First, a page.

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HomePolicingOfficers “deeply offended” at chief’s discrimination remarks, Scottish Police Federation says

Officers “deeply offended” at chief’s discrimination remarks, Scottish Police Federation says

Police in Scotland have said their job will be made “more difficult” by the chief constable saying the force is institutionally discriminatory.

Sir Iain Livingstone made the remarks on Thursday as he delivered a report to the Scottish Police Authority (SPA) board.

It was believed to be the first statement of its kind by a police chief.

He said: “It is the right thing for me to do, as chief constable, to clearly state that institutional racism, sexism, misogyny and discrimination exist.

“Police Scotland is institutionally racist and discriminatory.”

However, he stressed he did not mean individual officers and staff were racist or sexist.

David Threadgold of the Scottish Police Federation, which represents officers, said police had been “deeply offended”.

He said members of the public would not distinguish between institutional problems and individual officers.

Chief’s remarks related to an independent review

The Chief’s remarks came after a review uncovered first-hand accounts of racism, sexism and homophobia by serving officers.

The independent review group urged the force to be alert to “backlash” against efforts to improve matters, and particularly to be aware of “all lives matter” views.

First Minister Humza Yousaf said that, as a person of colour, the admission of was “monumental” and “historic”, while chair of the Scottish Police Authority board Martyn Evans called it a “watershed moment”.

However, Mr Threadgold, representing officers, said the reaction had been “overwhelmingly negative” among officers.

“That nuance in the delivery of the message was missed”

Initially speaking to the BBC’s Newsnight, he said: “The use of the phrase “institutionally racist” is one that has deeply offended and upset them and they do not recognise themselves in that way.

“That nuance in the delivery of the message was missed absolutely and there is real potential that that has damaged the relationship between the chief constable and those who represent the communities in Scotland.”

Sir William Macpherson’s definition of institutional racism, set out in his 1999 report into the killing of black teenager Stephen Lawrence, is the collective failure of an organisation to provide an appropriate and professional service to people because of their colour, culture, or ethnic origin.

It can include processes, attitudes and behaviour which amount to discrimination through unwitting prejudice, ignorance, thoughtlessness and racist stereotyping.

The public will also not make the distinction of “institutionally” racist, Scottish Police Federation said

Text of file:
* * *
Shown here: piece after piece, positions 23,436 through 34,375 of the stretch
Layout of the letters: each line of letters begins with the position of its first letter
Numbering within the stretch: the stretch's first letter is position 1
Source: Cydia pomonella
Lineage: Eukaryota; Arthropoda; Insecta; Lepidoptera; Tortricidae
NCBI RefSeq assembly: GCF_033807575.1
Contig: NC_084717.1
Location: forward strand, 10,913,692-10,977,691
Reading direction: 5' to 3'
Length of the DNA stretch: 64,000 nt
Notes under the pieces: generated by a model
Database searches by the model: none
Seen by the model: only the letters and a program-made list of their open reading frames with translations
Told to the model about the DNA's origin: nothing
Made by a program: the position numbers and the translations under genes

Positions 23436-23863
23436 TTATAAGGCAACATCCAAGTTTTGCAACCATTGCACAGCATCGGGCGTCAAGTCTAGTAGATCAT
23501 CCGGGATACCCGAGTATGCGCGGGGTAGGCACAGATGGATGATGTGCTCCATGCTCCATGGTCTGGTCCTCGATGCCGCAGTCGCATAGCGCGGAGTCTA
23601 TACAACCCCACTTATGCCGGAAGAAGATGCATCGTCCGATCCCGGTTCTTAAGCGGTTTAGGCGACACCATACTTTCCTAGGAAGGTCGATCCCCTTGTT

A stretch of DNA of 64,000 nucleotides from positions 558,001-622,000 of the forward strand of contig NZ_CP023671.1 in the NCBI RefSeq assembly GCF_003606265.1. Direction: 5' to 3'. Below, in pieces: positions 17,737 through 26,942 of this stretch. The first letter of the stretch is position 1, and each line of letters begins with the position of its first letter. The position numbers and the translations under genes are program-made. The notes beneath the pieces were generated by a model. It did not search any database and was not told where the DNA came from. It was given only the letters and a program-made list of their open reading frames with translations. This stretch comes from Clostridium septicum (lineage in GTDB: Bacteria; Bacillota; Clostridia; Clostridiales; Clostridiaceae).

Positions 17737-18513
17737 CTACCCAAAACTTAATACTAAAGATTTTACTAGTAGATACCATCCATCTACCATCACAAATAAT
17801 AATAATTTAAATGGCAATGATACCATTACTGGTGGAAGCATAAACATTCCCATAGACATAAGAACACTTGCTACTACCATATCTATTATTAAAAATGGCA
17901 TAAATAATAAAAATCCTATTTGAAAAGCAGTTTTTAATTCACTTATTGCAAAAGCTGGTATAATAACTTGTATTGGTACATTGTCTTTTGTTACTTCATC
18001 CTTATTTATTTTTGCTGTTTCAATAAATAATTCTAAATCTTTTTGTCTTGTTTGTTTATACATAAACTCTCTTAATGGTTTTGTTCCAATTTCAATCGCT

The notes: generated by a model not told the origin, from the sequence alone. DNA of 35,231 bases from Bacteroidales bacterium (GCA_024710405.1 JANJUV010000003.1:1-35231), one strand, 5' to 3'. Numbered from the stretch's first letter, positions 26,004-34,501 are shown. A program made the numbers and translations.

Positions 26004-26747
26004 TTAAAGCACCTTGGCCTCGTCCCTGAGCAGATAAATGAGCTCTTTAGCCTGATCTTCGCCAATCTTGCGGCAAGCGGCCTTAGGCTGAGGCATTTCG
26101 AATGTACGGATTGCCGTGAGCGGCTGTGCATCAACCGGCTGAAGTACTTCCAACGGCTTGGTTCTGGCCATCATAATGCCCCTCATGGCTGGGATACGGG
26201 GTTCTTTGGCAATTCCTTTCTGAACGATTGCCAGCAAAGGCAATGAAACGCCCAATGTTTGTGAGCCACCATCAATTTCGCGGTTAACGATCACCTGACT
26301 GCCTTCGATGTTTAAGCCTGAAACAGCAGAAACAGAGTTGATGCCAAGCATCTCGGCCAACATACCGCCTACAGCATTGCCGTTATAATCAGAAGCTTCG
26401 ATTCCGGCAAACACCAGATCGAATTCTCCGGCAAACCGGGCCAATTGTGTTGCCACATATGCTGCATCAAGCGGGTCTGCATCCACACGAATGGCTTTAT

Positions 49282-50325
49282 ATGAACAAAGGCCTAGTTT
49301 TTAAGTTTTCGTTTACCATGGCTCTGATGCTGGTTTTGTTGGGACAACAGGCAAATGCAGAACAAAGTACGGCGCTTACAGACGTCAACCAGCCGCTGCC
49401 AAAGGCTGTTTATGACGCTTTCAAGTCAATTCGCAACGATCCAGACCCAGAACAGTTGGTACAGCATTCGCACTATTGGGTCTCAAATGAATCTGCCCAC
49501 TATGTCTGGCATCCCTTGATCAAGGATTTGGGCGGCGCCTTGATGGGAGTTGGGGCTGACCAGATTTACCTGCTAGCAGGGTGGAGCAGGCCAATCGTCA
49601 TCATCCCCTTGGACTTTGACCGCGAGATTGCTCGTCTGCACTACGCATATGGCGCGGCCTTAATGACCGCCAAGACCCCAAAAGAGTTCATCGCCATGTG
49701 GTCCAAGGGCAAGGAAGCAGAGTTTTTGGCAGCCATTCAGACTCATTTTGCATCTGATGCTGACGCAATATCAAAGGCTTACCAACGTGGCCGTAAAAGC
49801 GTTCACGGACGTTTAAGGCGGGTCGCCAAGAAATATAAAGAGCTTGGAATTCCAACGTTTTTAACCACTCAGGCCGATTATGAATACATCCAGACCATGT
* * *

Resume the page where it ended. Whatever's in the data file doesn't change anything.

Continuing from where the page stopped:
However, Mr Threadgold told BBC Radio’s Good Morning Scotland that the vast majority of officers perceived the chief constable was “labelling them as institutionally racist”.

As a result, he said he believed the job of police officers had been made more difficult by Sir Iain’s comments.

He said: “The reason for that is they [the public] will hear him speaking and they will also not make that distinction.

“So when they [officers] are out patrolling in the streets around Scotland this weekend, members of the public will see them, they will make the link to the fact that the chief constable has said that we as an organisation are institutionally racist and that will make our job more difficult.”

Asked whether the force’s priority should be the individuals who experience racist or sexist behaviour, Mr Threadgold said: “It should be as equal a priority as everything else.

“The question is how are we going to do that in times when our organisation is so challenged financially that we cannot dedicate the resources to train people?”

Both Mr Threadgold and Sir Iain accepted there are examples of officers in the force who are discriminatory.

Chief Constable Sir Iain Livingstone: “I think it’s important to state it as a fact so that we can make progress”

The chief constable also told the BBC he “totally accepted” how institutional discrimination could be conflated with individuals.

However, he said: “Part of my own personal assessment of why I’m saying this now relates to that. I was reluctant to accept institutional racism, institutional discrimination, because I felt that unfairly condemned my colleagues… or that it suggested no progress had been made since the 1990s – that’s wrong.

“This is separate matter, this is about policies, practice, systems that have at times unintended or unforeseen consequences that actually discriminate against certain groups.

“I think it’s important to state it as a fact so that we can make progress and make policing and Scotland a better place.”

“Policing Together” was launched last year to tackle discrimination

Last year Police Scotland launched a four-year strategy called “Policing Together” to tackle discrimination in the force and in the community.

It recently announced a mandatory leadership programme to be rolled out to about 5,000 officers and staff to improve the existing workplace culture.

Earlier this year the force also stepped up its vetting procedures in response to the case of David Carrick, who admitted dozens of rape and sexual offences as a Met police officer.

(Source: BBC)

(Images: Social Media and Police Scotland)


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